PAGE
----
Manitoba's latest crackdown on texting and driving does not go far enough, says a Selkirk man whose decision to text behind the wheel caused a crash that paralyzed him.
Manitoba Public Insurance and police forces in the province launched a campaign on Thursday that includes "elevated enforcement" and education about distracted driving.
'It takes that one second to change your life forever.' - Dustin Vernie
The campaign aims to educate drivers, especially those between the ages of 16 and 25, about the dangers of using cellphones while operating vehicles, according to officials.
But Dustin Vernie, who sustained massive injuries in a head-on collision in December 2010, says the laws must be changed to convince young people to put down their phones.
"I would like to see them make it strict right off the start — a ticket for the first offence; the second offence, you lose your licence for a period of time," he told CBC News.
Vernie was 17 years old at the time of the crash, which he said happened as he was texting while driving his vehicle on Highway 9.
The collision broke almost every bone in the teen's body. Doctors initially told him he would never walk again.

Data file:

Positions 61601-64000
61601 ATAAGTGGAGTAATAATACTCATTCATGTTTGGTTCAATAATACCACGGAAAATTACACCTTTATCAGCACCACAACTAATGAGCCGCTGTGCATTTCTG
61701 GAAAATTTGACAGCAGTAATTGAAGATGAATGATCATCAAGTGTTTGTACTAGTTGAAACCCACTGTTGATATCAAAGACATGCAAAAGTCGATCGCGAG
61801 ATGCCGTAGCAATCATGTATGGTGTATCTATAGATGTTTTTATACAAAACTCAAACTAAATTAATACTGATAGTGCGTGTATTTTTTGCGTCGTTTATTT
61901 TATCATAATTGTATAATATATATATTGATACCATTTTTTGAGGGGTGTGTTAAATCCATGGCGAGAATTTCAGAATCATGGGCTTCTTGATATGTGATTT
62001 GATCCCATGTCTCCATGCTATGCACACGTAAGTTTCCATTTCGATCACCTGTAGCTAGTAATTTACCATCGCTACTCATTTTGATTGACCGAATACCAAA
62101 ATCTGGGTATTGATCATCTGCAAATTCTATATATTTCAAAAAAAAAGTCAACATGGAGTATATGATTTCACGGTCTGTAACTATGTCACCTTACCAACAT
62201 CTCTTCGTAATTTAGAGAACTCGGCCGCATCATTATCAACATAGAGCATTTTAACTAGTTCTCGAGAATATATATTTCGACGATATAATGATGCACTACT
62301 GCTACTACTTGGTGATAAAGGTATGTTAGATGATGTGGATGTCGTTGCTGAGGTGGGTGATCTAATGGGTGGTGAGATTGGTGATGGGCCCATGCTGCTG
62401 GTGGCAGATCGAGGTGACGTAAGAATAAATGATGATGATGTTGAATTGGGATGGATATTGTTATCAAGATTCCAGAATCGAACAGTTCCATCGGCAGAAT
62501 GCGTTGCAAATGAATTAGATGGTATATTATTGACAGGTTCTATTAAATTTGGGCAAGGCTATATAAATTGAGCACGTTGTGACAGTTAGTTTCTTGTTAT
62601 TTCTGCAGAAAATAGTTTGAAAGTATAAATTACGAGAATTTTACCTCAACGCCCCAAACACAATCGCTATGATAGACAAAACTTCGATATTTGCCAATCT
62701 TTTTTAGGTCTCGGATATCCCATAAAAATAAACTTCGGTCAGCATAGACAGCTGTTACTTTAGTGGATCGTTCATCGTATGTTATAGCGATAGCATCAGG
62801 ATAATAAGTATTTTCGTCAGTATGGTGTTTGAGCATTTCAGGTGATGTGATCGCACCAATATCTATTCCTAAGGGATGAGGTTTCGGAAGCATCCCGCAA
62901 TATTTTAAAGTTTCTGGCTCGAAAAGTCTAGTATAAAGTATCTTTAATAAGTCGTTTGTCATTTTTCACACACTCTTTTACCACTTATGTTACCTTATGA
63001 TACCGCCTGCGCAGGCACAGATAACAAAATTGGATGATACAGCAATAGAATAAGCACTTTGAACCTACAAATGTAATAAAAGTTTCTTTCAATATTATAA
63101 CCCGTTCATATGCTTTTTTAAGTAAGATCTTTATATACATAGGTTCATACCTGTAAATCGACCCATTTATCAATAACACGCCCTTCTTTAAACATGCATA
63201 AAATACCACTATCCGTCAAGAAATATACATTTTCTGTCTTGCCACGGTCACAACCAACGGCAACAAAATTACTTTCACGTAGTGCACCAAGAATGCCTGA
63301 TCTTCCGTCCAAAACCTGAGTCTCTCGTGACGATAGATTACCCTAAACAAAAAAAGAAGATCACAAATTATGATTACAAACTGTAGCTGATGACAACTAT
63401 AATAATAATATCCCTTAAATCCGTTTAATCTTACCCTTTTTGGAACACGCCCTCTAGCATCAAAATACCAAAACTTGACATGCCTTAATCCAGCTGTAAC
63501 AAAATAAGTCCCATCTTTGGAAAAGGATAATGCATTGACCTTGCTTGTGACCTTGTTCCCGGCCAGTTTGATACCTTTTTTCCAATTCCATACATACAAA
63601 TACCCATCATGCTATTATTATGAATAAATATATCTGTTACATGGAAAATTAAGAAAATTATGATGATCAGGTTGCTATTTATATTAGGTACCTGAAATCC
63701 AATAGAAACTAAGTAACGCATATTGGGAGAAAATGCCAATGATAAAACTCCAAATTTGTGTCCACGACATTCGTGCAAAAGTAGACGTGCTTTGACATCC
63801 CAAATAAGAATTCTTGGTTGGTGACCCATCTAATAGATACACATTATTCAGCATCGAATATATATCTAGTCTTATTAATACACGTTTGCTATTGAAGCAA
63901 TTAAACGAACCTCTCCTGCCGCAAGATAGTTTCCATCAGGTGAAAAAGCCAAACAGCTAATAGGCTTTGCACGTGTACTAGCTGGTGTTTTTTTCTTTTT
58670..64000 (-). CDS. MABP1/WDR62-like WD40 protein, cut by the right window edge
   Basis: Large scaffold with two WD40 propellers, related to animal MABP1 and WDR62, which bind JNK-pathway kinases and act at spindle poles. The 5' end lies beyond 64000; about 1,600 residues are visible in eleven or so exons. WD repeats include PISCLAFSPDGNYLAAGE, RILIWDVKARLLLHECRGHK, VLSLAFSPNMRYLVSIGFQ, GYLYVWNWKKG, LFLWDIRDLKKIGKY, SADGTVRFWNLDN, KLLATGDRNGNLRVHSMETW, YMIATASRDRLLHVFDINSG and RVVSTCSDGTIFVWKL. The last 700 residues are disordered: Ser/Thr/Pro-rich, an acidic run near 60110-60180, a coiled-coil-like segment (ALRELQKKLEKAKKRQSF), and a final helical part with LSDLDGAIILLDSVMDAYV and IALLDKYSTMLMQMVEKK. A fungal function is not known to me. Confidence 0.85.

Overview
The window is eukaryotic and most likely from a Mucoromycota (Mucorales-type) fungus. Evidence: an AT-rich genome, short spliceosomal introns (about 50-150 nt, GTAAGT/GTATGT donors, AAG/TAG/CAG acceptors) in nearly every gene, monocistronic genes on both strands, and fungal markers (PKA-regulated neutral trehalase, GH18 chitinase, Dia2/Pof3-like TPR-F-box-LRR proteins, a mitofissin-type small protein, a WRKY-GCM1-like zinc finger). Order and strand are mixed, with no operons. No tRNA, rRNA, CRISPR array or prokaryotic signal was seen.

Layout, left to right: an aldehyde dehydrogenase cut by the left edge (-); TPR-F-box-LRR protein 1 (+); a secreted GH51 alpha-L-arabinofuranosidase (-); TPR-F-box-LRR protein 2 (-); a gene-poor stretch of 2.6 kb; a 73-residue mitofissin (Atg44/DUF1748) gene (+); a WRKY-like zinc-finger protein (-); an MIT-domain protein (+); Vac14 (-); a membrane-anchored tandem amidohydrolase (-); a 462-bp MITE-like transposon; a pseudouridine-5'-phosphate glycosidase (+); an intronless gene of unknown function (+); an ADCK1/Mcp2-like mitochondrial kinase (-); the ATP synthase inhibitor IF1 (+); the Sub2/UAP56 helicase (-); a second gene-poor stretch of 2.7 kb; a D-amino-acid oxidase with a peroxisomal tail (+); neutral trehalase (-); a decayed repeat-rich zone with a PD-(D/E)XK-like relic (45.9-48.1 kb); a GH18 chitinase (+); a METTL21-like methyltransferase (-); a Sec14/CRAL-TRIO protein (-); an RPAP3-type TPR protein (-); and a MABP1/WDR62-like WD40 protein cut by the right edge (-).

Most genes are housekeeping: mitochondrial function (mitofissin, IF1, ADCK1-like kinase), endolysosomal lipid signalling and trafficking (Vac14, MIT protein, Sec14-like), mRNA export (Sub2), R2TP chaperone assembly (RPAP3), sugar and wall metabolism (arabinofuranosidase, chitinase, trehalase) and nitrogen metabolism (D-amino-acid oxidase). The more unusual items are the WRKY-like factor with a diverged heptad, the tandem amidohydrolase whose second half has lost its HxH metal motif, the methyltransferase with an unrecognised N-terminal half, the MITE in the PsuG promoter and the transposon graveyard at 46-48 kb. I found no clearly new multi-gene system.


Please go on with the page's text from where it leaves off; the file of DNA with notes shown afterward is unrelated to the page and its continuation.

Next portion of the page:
Since then, Vernie has been walking a bit with the help of a therapist, and he continues to undergo surgeries to address his injuries.
As well, he has been touring schools and talking to young people about the dangers of texting and driving, in the hopes they can learn from his mistake.
"It only takes one second," he said. "It takes that one second to change your life forever."
On Friday, Vernie is scheduled to undergo his 13th surgical procedure since the crash.
Since 2005, there have been more than 160 fatalities on Manitoba roads linked to distracted driving — an average of 25 deaths a year, with each one preventable, according to MPI.
Distracted drivers are 23 per cent more likely to be involved in an accident, the public auto insurer added.